The 500 Pound Gorilla

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… or how to treat your strategic top priority projects

Many organisations find themselves in a situation where they have THE most important project. A project of high strategic importance and value which has the potential to be THE game changer, a huge milestone towards a new strategic direction. Often these large strategic projects deal with challenges like „developing and establishing an integrated IT system (ERP) across a global organisation“, „develop a new, revolutionary brand“ or „change the core business of an international organisation“. Among project managers, these projects are often called „500 pound“ or „silverback Gorilla“, not as a hint to the weight of the project manager, but as an indication that this project is expected to be treated seriously. If you are in a room with a 500 Pound Gorilla, you should probably listen carefully. 

In our workshops, we regularly have project managers who have been selected to lead such big and impressive projects. To prepare them for their new task, they are sent to a project management workshop. But the key question is: How prepared is the organisation for such a project?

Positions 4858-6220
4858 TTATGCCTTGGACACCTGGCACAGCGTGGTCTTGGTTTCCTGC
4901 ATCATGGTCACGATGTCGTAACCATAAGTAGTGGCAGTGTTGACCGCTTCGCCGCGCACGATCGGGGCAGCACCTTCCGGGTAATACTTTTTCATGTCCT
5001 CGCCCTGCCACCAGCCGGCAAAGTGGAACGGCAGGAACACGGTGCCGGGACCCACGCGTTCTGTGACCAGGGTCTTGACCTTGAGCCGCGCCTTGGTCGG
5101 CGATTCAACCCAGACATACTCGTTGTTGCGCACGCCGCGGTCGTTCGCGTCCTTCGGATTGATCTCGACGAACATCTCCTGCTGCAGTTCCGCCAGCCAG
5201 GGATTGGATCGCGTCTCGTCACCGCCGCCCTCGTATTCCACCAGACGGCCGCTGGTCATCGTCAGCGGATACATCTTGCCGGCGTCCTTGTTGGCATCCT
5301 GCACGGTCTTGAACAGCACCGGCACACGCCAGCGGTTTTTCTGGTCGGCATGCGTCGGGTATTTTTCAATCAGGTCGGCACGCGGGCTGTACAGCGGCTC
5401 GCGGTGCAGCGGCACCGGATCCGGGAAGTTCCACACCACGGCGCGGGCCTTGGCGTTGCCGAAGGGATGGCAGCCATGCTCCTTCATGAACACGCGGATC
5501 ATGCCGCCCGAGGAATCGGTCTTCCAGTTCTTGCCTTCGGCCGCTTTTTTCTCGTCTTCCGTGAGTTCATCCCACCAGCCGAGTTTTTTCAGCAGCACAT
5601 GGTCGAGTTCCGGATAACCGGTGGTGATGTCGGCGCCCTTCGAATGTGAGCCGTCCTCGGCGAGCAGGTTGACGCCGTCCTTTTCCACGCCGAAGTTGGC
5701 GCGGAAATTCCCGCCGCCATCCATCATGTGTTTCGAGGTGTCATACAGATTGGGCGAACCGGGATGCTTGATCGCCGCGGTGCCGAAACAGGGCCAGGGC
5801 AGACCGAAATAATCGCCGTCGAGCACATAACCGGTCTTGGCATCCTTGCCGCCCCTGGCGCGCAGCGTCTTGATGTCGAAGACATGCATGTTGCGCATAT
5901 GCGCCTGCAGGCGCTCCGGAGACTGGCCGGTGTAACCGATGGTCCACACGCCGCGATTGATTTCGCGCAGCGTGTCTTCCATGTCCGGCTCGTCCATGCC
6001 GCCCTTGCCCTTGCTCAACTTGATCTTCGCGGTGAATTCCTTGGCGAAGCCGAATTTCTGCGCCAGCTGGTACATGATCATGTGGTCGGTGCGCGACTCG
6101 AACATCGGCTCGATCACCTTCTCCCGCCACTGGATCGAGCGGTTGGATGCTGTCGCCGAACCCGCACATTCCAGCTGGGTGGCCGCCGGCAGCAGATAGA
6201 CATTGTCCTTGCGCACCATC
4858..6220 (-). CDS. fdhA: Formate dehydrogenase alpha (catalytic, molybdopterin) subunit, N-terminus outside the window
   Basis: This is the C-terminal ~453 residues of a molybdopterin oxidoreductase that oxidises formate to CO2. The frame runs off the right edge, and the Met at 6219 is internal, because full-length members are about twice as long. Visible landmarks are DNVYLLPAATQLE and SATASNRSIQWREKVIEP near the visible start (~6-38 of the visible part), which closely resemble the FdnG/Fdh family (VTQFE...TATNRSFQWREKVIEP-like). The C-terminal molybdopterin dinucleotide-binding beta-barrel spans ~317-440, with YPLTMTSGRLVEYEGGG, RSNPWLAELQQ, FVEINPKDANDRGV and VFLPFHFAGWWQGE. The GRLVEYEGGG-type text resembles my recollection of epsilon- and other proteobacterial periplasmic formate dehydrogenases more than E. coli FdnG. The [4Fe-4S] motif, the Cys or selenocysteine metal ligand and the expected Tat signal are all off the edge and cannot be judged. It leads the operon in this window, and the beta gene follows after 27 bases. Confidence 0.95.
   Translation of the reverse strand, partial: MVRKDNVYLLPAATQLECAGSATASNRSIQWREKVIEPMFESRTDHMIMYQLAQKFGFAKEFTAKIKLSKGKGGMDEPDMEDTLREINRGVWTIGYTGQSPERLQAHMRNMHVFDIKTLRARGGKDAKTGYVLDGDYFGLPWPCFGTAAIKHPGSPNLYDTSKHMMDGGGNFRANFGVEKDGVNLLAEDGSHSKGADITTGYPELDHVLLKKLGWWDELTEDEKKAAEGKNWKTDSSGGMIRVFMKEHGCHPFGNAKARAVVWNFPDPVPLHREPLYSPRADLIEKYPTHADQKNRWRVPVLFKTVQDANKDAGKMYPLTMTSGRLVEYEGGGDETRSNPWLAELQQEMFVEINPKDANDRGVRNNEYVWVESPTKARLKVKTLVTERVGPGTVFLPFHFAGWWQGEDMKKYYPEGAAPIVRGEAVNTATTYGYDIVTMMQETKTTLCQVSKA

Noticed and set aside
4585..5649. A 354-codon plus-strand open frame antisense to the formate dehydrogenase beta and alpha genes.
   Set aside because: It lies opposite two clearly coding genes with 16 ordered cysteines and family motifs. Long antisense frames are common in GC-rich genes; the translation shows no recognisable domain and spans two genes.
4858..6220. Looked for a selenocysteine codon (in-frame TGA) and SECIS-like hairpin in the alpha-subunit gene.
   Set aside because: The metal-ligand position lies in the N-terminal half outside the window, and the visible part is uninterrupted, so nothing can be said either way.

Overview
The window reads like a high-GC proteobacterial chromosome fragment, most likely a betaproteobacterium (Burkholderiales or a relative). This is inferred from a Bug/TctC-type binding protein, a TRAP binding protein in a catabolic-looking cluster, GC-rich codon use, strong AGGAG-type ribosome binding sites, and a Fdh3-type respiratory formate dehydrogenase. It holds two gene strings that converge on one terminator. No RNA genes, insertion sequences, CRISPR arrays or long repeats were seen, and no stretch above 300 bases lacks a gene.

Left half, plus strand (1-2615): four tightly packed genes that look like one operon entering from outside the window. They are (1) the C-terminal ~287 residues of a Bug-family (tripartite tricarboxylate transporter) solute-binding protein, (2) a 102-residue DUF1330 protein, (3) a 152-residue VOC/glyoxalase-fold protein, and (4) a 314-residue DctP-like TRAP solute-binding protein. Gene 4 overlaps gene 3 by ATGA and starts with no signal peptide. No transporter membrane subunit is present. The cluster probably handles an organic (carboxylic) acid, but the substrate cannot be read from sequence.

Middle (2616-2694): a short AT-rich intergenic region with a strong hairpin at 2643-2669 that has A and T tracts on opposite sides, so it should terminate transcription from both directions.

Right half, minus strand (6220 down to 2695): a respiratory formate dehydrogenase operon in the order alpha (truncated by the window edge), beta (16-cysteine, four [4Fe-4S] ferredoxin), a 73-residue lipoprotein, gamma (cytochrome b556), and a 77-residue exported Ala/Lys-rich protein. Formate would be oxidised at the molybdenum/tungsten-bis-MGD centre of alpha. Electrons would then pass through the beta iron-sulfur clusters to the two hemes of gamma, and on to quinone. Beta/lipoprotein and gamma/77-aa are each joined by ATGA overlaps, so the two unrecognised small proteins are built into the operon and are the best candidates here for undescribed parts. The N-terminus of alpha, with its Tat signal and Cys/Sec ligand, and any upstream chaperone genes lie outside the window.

Interesting enough, in our work with these project managers we often hear similar complaints:

  • Lack of resource availability

The project manager has to go through endless approval cycles to get the resources needed. Often these resources are protected by the „kings and queens“ of the respective departments“. The implication is that the project is only served after the needs of the daily business are ensured.

  • Lack of influence on performance evaluation

The project manager is not involved in the annual performance review of her/his key performers and strongly depends on the good will of team members and their line managers.

  • Lack of communication 

We often hear that the projects are asked to report and communicate from their side. However, often project managers of strategically important projects themselves are not informed by the management team of developments which impact their project. This leads to challenges in the implementation as well as on missed opportunities.

  • Lack of patience and capacities